Jul 5, 2019 | Techcelerate Ventures |
Grass roots report to central government on issues and opportunities within our regions 02 Who we are As a collective group of individual organisations, we make up the UK Tech Cluster Group and are working at a grass roots level with tech and digital companies across the UK. The individuals that participated in the findings of this report are from separate organisations. However, as part of our roles, we all speak to businesses – both tech and non-tech – day-in-day- out. This means we are acutely aware of the challenges, as well as the enormous opportunities, faced by businesses that either operate in – or are seeking to embrace - tech. While it’s acknowledged that each of our ‘hubs/organisations’ operate in different ways, we have a shared objective of growing and supporting the growth of the UK tech sector. It is widely appreciated and advocated within our group that, for tech to be a thriving sector within the UK, there must be joined-up working between tech companies and non-tech sectors. Part of our role is to bridge the gap, not only by translating terminologies and demystifying jargon, but by making introductions that often result in SME tech companies winning work with more traditional organisations. We are all unified by offering bespoke and responsive support both to tech companies and to non- tech companies, who can benefit from integrating digital solutions into their environments and improving productivity as a result. A key component of our role is to work with tech founders to help them learn the business skills they need to succeed and to work with business people who have an idea for a tech product, but no idea how to develop or take it to market. Some of this manifests in providing support on business development and marketing to tech founders or supporting business people/entrepreneurs with technical specifications. Objective Coming together as a group, this collaborative report highlights the key issues facing the tech sector and what we believe should be addressed, to deliver a more sustainable tech ecosystem that can play a significant role in powering UK Plc. It highlights emerging issues and themes that we believe – if addressed – could unlock the vast further potential that technology promises. 03 Results of discussions From discussions within the group, there were four emerging themes and topics that were discussed. 01. The policy and funding environment 02. Key skills development for working across sectors 03. Supporting innovation 04. Development of a coherent infrastructure for support organisations. 04 1. The policy and funding environment Developing the ecosystem With such a heavy focus on scale-ups, start-ups are under-supported – and it is critical that we ensure that the pipeline of innovative, new businesses remains strong. Without start-ups, there can be no scale-ups, and thus an ecosystem begins to age. Arguably the aggregate of job creation in many start-ups is just as important as supporting scale- ups. By focusing on scale-ups, it also means that ecosystems are in danger of becoming top heavy. There also needs to be less focus on the language of start-ups and scale-ups and more about the whole ecosystem. Investment As a group, it was recognised that the investment landscape across the UK is not uniform. While access to public-backed investment funds has improved in recent years, private investment varies region to region. Some hubs have active angel investor networks while in others these are yet to mature. There are also still issues with investment being centred around London tech companies. One of our hub members said “We have a really dense network of angel investors in the region, but most of their investment is going back into London. They aren’t investing on their door step.” Across the group it was highlighted that investment on its own brings less benefits than when it is combined with business support initiatives, especially in newer, more emergent ecosystems. Future investment schemes should consider ways to ensure that investment and support are intrinsically linked. 05 Funding models It is acknowledged by the group that public funding is not agile enough to meet the needs of the sector and there is a sense that there is a disconnect between central government and grass roots. Some of our hubs have entirely disengaged with public funding to become privately financed. They believe that being privately financed is the only way to ensure the responsivity necessary to meet the needs of their ecosystems. This focus on private funding is positive, but the disengagement from working with public funding leaves large gaps of market failure in the sector underserved. Public funding, ERDF for example, has too often been associated with certain criteria of ‘outputs’ and one size does not fit all when it comes to supporting the tech sector. Equally, funding - such as business investment funds - will pay for capital expenditure and many of the tech companies we are speaking to do not need factory, machinery or equipment; they need people and skills. Local Enterprise Partnerships While there are beacons of successful working relationships with some of our hubs and their respective Local Enterprise Partnerships (LEPs), it is widely felt that often the LEPs across the country do not understand, and are not always responsive enough, to the needs of the tech sector. 06 2. Key skills development for working across sectors Digital Skills The digital skills issue remains a major problem across all our regions. There is a general consensus between all of us that the skills issue is a multi-faceted challenge that cannot be resolved with a ‘one size fits all’ approach - what might work in one region may not work in another. Intervention has to be targeted, and funded, to deliver for individual areas. It is not a matter of simply putting coding on the national curriculum. The issue needs to be overcome by understanding what is happening at a grass roots level in terms of skills needs. Soft Skills There is also another dimension to the skills issue in that it isn’t just about growing and attracting technical talent, but to train people who work in tech to develop the ‘soft skills’ necessary for business success. This is true from students through to tech founders. It can become problematic when a tech founder finds him or herself at the helm of a growing organisation, hiring staff and interacting in a business environment, if they are not sure how to communicate effectively. We find that technical teams often request HR, leadership and management skills development and some of our hubs have started to offer courses to support this development. These softer skills are the ones that are needed when ‘working across sectors’ too, so that the full potential of cross sector collaborations and business opportunities can be reached. 07 3. Supporting innovation Supporting innovation is a key priority for our cluster members. We bring together both non-tech companies and tech companies to encourage and enable innovation within a supply chain, to ultimately increase and improve productivity. Our role is to manage and nurture the relationship between supply and demand. The relationship between the two needs careful management and often our role is not only translating jargon but building trust. Innovation from the sector As we are a trusted, known and impartial third party, we communicate with non-tech companies. We are in a position to ‘sell’ them the idea of innovation as something that is not only possible (when they may not have realised that there was an issue) but also feasible. It’s about making sure they’re ready to adopt new technologies and understand how innovation can improve their productivity. For some companies, the thought of introducing innovative tech, despite knowing it will improve productivity, can be overwhelming. Educating the ‘demand’ side of the marketplace also creates new commercial opportunities for tech start-ups and scale-ups, helping make the ecosystem more robust. Innovation in the sector As tech companies grow and become more established, they can also become embedded in patterns of working and thus also need support to enable them to expand their own technical skills and create further innovative solutions to thrive. So, enabling the tech sector to continually innovate is just as important. We need an emphasis on awareness and support for tech companies to carry out speculative research and development themselves; this will consequently contribute to UK national R&D investment targets. As one member of our group says “it’s about finding ways to give them aggregated capacity to innovate. The ability to horizon scan, the ability to develop innovation strategies and cultures within their business, and the ability to take those innovations to market effectively…definitely small companies have a capacity problem when it comes to innovating and often it’s about the technology leading the market need.” For example, with 5G connectivity development, we need to be on top of the products and services that can be created on top of it. 08 4. The development of a coherent infrastructure for support organisations As the UK Tech Cluster Group, we need an infrastructure in place that connects us all so that we can share best practice, learn from one another and connect support. As one of our members said “We need more joining up of what people are doing across the country. We might be struggling through one particular aspect and may not have the expertise or capabilities… being able to know who is doing what in other areas, in other clusters, joining forces to do things. There are opportunities to work with wider ecosystems, to be able to say to a client ‘we can join the dots with other national centres’”. Whilst this may be its ambition, the group feels that Tech Nation is not meeting the needs of the tech community; specifically, there is a top down approach and thus they are failing to understand grass roots issues. While valuing the intention and work that Tech Nation does, we believe that the structure of the organisation means that Tech Nation is not properly in touch with local ecosystems. This is a role the Tech Cluster members do well but could do better with more capacity and coordination. We also see a lot of similar initiatives happening within regions. While there should be an element of choice for any public body, national, city or local authority to invent their own initiatives, often we see people reinventing initiatives that have already been tried and failed or putting something in place that can disrupt an ecosystem. More coordination between clusters would allow the sharing of best practice. Conclusion and ambition Across all themes discussed, there is a disconnect between central government and grass roots ecosystems. Initiatives appear to be informed by a top down approach. By presenting our collective voice, our ambition is to create a more effective communications stream to ensure that a broad range of issues affecting the tech industry – ranging from direct support to public funding – will be led by a grass roots up approach. Contact Details Laura Richards Head of Communications at Sunderland Software City email@example.com 0191 562 3114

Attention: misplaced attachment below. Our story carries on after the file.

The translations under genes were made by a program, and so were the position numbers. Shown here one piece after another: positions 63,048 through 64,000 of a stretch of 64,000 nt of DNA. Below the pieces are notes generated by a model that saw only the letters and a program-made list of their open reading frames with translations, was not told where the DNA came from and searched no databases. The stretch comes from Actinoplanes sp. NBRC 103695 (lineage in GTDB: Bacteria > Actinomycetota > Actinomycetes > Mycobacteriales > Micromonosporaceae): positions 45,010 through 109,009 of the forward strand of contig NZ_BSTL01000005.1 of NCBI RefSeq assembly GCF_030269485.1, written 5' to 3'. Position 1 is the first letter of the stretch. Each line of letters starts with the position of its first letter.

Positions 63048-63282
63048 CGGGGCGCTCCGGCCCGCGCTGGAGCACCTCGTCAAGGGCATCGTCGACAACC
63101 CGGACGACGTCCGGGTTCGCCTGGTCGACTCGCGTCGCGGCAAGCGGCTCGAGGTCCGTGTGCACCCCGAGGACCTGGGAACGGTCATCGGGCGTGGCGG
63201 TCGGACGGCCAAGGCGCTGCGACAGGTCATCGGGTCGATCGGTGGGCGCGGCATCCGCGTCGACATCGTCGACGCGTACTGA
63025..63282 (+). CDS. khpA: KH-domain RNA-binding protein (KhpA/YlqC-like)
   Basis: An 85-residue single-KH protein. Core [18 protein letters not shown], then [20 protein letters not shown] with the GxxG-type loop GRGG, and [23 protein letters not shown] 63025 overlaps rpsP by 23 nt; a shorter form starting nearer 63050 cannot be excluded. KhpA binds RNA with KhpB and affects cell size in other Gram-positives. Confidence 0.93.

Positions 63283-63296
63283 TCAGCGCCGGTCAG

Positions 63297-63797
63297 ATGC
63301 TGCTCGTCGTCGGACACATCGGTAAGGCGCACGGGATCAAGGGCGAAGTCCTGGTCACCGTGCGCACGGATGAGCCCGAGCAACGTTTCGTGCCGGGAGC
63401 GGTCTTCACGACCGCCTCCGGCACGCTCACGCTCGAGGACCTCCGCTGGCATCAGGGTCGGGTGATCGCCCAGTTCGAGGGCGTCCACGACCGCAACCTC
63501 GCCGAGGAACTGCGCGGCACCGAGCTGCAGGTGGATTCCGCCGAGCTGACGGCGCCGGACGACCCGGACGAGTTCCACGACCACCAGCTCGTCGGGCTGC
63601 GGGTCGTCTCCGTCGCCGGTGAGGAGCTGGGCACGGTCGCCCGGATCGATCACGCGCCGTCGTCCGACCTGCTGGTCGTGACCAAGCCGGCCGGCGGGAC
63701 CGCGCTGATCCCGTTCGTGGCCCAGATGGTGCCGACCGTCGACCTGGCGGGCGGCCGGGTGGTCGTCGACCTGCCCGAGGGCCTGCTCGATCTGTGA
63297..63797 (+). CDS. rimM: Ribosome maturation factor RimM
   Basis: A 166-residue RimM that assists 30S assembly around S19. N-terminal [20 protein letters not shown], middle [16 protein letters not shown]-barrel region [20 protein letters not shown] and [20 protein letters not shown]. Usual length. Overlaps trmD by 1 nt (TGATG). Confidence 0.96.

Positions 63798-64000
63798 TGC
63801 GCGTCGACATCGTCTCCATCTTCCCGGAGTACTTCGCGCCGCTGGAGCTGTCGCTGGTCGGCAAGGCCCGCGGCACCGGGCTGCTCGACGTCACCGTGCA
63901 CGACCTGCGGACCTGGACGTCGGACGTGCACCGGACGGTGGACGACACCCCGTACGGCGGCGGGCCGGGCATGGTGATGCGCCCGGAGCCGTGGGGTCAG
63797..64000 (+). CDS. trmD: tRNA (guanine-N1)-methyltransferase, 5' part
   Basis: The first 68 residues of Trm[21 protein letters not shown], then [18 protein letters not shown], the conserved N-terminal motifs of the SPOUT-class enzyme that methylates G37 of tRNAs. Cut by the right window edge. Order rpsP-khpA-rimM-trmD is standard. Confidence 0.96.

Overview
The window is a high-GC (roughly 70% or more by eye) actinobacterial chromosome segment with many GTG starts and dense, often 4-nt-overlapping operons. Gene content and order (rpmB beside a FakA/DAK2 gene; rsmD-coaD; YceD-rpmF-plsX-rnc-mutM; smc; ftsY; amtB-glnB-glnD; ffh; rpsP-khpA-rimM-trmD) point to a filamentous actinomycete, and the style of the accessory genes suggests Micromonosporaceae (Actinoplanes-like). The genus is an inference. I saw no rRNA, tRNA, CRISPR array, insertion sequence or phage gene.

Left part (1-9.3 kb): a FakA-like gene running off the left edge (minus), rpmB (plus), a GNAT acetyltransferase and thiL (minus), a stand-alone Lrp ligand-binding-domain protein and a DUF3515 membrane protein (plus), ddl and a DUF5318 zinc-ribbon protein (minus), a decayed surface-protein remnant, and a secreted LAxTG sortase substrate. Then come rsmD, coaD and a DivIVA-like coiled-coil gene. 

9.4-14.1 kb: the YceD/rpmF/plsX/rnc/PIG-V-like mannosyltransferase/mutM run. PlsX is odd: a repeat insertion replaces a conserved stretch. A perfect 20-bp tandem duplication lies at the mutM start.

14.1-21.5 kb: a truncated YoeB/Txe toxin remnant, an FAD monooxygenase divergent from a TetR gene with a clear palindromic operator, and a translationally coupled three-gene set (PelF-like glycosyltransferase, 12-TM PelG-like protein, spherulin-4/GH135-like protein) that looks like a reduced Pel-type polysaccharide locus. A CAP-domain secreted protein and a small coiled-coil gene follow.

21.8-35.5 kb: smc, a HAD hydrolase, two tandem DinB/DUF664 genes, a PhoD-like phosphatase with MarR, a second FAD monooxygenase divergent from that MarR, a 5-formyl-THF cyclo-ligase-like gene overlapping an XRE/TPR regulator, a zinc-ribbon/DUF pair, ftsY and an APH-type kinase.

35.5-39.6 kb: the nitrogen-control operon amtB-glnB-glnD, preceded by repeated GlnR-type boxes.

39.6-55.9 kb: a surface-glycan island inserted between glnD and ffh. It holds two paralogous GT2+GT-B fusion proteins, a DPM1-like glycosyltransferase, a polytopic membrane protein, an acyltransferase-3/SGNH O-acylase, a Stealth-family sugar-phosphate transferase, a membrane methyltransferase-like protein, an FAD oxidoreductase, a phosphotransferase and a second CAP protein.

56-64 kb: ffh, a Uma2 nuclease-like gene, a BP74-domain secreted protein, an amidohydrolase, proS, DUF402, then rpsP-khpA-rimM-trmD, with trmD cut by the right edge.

"The UK Tech Cluster Group is a self-assembled group of individuals and organisations that represent geographical clusters of technology and digital businesses across the UK. The group meets regularly to discuss issues affecting regional technology clusters and highlight opportunities at both a regional and national level. It is an important, and positive, step to ensuring grass roots feedback is listened to and the group is happy to work alongside Tech Nation for the good of the UK technology sector. "